|Project by EPJartisan||posted 1429 days ago||2225 views||0 times favorited||5 comments|
A long time client of mine asked me if I would rehab an old 1940’s teak and cane patio couch, manufactured by Bramin from Scandinavia. I said no.. but a year later, after she tried several other places.. she came back to me in desperation. It was her mothers couch, and was in BAD shape. The caning had dried and was fragile (I put my hand right through it), the veneered table was stained and scratched, and partly bleached around a bowl that sat on it for almost a decade.. so there was a foot dia. dark spot in the middle, which in direct light still shows a little.. but far better than it was and anyone working with veneer knows the pain of staining veneer to match solid wood. The ash supports were painted green and the teak was bland and dry.. with the back side 2 shades lighter than the front.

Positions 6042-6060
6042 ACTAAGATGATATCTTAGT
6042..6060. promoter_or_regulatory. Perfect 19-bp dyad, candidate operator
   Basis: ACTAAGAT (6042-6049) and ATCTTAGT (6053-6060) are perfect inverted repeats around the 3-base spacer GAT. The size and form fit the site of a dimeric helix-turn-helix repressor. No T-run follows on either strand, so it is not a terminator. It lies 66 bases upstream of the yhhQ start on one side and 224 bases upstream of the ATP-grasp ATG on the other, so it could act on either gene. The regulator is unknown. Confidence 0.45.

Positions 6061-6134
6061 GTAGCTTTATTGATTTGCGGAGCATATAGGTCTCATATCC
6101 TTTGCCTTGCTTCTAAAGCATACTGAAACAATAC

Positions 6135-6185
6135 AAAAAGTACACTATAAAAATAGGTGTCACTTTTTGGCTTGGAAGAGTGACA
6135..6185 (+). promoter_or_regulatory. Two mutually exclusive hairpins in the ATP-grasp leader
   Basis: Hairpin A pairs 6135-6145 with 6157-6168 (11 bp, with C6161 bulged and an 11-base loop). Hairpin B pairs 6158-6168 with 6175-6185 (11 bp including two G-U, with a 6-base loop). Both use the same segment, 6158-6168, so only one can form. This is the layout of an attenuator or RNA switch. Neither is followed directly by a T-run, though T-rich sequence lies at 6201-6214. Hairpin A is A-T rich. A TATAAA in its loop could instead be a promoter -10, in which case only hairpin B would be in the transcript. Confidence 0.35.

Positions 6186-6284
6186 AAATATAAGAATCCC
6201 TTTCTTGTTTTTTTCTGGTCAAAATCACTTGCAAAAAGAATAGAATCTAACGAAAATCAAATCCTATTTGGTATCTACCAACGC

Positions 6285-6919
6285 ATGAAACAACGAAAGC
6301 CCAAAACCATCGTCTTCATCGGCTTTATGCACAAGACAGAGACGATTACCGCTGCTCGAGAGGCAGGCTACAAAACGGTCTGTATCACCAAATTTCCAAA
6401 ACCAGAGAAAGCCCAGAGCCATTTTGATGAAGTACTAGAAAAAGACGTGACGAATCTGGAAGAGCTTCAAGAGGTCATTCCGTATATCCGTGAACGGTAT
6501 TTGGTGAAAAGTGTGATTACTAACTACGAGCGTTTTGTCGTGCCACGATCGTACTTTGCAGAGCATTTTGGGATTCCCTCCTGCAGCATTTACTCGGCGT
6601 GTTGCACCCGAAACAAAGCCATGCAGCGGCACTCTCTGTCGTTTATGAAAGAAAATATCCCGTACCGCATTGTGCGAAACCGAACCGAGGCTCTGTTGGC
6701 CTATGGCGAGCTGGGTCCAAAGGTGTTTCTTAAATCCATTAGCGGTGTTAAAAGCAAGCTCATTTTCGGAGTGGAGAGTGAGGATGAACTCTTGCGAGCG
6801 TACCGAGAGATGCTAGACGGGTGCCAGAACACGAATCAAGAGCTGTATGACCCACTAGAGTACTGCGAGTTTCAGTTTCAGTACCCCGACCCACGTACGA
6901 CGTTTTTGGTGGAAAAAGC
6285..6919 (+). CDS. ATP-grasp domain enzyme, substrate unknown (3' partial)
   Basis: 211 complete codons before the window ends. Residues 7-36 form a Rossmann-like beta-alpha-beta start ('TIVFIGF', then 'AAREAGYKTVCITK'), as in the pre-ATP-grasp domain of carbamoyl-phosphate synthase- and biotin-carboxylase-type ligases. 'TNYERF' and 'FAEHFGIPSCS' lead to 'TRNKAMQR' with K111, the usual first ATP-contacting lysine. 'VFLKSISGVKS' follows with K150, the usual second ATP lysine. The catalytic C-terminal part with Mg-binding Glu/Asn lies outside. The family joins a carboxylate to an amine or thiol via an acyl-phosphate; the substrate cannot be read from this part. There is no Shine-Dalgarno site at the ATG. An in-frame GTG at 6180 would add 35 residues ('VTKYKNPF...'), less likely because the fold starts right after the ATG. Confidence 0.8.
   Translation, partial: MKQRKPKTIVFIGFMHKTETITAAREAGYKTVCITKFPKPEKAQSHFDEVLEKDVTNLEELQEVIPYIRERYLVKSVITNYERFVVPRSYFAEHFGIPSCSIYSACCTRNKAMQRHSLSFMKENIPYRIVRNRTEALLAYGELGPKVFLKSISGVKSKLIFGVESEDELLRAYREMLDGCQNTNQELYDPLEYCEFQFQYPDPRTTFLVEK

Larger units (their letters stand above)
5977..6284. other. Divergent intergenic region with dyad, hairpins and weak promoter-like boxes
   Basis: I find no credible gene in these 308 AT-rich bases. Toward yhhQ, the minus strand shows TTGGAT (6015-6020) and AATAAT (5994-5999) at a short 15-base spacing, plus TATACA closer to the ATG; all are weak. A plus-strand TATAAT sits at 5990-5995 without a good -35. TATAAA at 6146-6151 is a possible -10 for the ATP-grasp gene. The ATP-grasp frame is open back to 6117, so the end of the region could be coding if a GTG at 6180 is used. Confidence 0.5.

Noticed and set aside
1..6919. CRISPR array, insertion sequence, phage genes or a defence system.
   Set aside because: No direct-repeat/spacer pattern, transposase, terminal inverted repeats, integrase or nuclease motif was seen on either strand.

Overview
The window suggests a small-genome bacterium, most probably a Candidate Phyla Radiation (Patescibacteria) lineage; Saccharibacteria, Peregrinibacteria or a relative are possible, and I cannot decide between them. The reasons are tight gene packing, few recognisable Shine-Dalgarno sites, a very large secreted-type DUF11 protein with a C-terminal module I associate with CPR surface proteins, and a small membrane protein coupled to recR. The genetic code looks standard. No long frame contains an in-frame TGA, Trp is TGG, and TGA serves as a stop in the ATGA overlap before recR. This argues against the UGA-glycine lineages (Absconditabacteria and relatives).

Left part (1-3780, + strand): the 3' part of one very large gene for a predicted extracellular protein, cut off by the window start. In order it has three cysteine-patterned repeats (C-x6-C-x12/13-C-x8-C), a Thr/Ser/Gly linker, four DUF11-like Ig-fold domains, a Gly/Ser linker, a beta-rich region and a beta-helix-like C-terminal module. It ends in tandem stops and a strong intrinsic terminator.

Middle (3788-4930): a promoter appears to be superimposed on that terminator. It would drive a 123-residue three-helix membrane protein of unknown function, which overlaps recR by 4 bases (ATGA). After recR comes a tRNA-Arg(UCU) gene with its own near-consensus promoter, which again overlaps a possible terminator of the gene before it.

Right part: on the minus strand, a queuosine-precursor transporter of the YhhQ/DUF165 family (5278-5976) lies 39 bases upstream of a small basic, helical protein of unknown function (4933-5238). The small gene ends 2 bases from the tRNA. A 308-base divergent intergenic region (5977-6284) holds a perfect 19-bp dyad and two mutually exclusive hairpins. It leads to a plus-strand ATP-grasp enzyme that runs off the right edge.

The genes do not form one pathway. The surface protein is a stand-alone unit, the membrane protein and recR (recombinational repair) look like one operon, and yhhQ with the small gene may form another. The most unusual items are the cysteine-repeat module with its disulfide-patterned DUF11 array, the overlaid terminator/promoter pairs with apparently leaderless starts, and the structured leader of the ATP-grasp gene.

I knew nothing about caning. Taught myself in 3 weeks the process and mistakes that can be made. 5 weeks after that my assistant and I finished the whole rehab to an amazing result. The teak popped out luminescent ribbons and the ash we left natural… amazing transformation.
It has two deep soaked coats of Danish oil, followed by two very light coats of 2 parts danish Oil/ 1 part UV protecting spar varnish/ 1/4 part naphtha… heated until the oiliness was gone (10 min) and finalized with a coat of naphtha thinned bees wax. Don’t want the teak to split in the sunlight. trick here: after we wiped, scraped and sanded the teak… we rub down with denatured alcohol to remove the teaks natural oils from the surface.
I am glad I learned caning, but I will try my best to never do it again. When I have more time I will blog about my experience.
-- ~ Eric P Jorgenson: Jorgenson Design